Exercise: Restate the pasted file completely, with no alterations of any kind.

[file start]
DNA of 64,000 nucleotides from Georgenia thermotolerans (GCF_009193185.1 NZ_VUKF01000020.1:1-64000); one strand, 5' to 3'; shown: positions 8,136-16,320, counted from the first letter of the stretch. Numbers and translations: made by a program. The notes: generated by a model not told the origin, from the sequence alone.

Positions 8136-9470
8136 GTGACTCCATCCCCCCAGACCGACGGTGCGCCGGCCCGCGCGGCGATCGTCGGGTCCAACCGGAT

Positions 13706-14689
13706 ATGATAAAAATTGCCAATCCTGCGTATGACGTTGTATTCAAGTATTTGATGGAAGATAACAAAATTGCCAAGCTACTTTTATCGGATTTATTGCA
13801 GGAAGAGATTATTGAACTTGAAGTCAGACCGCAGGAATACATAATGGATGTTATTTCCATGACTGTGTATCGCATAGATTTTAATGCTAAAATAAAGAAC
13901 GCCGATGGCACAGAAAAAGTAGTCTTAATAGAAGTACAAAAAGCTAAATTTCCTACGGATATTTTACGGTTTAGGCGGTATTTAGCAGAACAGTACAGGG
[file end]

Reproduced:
DNA of 64,000 nucleotides from Georgenia thermotolerans (GCF_009193185.1 NZ_VUKF01000020.1:1-64000); one strand, 5' to 3'; shown: positions 8,136-16,320, counted from the first letter of the stretch. Numbers and translations: made by a program. The notes: generated by a model not told the origin, from the sequence alone.

Positions 8136-9470
8136 GTGACTCCATCCCCCCAGACCGACGGTGCGCCGGCCCGCGCGGCGATCGTCGGGTCCAACCGGAT

Positions 13706-14689
13706 ATGATAAAAATTGCCAATCCTGCGTATGACGTTGTATTCAAGTATTTGATGGAAGATAACAAAATTGCCAAGCTACTTTTATCGGATTTATTGCA
13801 GGAAGAGATTATTGAACTTGAAGTCAGACCGCAGGAATACATAATGGATGTTATTTCCATGACTGTGTATCGCATAGATTTTAATGCTAAAATAAAGAAC
13901 GCCGATGGCACAGAAAAAGTAGTCTTAATAGAAGTACAAAAAGCTAAATTTCCTACGGATATTTTACGGTTTAGGCGGTATTTAGCAGAACAGTACAGGG